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Speaking in public
By Steve Brewer
Scripps Howard News Service


April 03, 2005

Got fear? Odds are, if someone wants you to make a little speech, you're feeling anxious and afraid.

Fear of public speaking is the most common social phobia, experts say, affecting as much as 75 percent of the population. More people fear public speaking than fear spiders, snakes, scorpions, toddlers, you name it. Some people are so afraid of speaking in public that they get physical symptoms, such as nausea, stuttering or trouser dampness.

There's a name for this fear: glossophobia. You'd think fear of public speaking would be podiaphobia or something melodic like that, but no, it's glossophobia, from the Greek "glosso," meaning "tongue," and "phobia," meaning "fear." Fear of tongue. Those wacky, fun-loving Greeks. Where do they come up with this stuff?

I give a lot of speeches in my job. Fortunately, I'm one of the lucky 25 percent of Americans who do not fear speaking in public. I'm afraid of everything else, but not public speaking. I'm so comfortable at a podium that the way I act has been diagnosed as Hypo-Anxiety Modality, or HAM, which means once I start talking, the only way to shut me up is to send everyone home and turn off all the lights.

But I recognize that not everyone is lucky enough to be a HAM. Nervous public speakers find that any kind of talk, from a short presentation at work to a commencement address to an extended eulogy, can be cause for alarm. For you glossophobics out there, we offer the following tips:

Do be prepared. Write out your speech ahead of time rather than trying to "wing it." Last time we looked, you had no wings. A little rehearsal never killed anybody.

Don't read directly from the written speech the whole time. Look up occasionally. Try to act as if you're talking to a friend rather than droning on from some printed document.

Do speak slowly and clearly. You are not an auctioneer.

Don't speak so slowly that you hypnotize the audience.

Do make gestures for emphasis to keep the crowd's attention, but keep the gestures subtle and gentle. Jerky, broad movements make people think of Hitler.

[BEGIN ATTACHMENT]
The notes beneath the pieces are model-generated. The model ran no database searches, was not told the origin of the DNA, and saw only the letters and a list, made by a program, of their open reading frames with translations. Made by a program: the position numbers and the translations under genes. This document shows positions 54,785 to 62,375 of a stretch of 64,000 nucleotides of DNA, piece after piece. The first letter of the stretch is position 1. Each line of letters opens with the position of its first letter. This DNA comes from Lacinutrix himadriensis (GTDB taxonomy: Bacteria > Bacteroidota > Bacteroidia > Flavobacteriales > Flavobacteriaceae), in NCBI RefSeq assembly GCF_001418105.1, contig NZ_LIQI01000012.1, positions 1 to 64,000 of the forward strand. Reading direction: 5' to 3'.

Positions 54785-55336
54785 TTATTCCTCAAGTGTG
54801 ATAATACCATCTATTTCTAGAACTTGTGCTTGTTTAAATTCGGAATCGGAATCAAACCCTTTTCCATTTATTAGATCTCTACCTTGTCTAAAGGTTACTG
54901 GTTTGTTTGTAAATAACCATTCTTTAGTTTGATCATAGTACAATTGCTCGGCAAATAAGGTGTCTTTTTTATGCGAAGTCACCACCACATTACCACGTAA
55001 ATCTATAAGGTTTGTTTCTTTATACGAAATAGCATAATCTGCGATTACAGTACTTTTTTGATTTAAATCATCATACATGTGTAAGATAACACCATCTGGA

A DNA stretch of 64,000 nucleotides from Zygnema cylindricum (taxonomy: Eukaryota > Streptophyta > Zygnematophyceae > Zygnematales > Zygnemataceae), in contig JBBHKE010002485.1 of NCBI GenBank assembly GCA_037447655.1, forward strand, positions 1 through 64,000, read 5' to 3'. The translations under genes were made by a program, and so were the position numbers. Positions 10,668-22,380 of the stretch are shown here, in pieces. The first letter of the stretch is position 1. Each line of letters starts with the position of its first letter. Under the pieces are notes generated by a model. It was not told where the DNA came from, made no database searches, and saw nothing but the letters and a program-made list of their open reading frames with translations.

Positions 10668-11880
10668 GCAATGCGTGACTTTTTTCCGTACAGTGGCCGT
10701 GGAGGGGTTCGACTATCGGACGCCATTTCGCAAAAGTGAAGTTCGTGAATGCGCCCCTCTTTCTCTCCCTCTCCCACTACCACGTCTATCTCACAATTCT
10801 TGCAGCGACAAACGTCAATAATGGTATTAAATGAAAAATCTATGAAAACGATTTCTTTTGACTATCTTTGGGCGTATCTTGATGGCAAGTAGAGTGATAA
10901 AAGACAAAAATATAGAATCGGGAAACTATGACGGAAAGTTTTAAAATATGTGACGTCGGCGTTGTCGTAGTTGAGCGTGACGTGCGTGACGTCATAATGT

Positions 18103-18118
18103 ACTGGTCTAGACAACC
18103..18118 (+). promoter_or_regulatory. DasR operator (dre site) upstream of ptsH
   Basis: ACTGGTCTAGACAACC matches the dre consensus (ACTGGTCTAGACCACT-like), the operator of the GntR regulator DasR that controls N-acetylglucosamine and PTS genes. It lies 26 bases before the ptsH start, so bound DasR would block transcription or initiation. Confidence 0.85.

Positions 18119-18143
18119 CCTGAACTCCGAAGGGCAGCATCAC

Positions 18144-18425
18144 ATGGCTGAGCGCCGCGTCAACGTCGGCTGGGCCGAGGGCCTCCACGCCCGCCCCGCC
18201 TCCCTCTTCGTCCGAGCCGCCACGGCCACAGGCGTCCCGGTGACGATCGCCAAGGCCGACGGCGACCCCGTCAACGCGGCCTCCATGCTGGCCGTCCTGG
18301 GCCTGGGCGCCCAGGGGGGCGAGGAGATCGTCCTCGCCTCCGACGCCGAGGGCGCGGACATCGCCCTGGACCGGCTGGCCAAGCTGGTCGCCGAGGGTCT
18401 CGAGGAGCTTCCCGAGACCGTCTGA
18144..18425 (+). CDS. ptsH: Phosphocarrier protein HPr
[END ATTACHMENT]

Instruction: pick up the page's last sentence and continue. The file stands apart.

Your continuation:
Don't wink and give a "thumbs-up." President Bill Clinton ruined that one for everybody.

Do pause for effect. Also, if you're lucky enough to get applause or laughter, give it time to run its course. Don't talk over applause; it makes the audience unwilling to offer any more.

Don't pause in expectation of applause. The audience will let you know when. If you look around for someone to start clapping and no one does, you will embarrass yourself and others, and you might actually melt into the floor.

Do find a friendly face in the audience. Tell yourself you're talking to that one person, not a multitude of people.

Don't, however, stare at that person the whole time. Staring gives people the creeps and might cause the recipient to run screaming from the room.

Don't picture audience members in their underwear. This feat of imagination is often recommended to anxious speakers as a way to help them relax, a reminder that audience members put their boxers on one leg at a time, too. But this doesn't work unless the audience is extremely attractive. In most cases, picturing the audience in its underwear will produce giggling or mild nausea.

The main thing to remember is that, in most cases, the audience is on your side. It wants you to succeed in your presentation. It wants to be entertained and informed. It is there because it's interested in what you have to say.

So relax. Probably very few, if any, audience members are picturing you in your underwear. Really.


Redding, Calif., author Steve Brewer's latest book is called "Boost."
Contact him at ABQBrewer(at)

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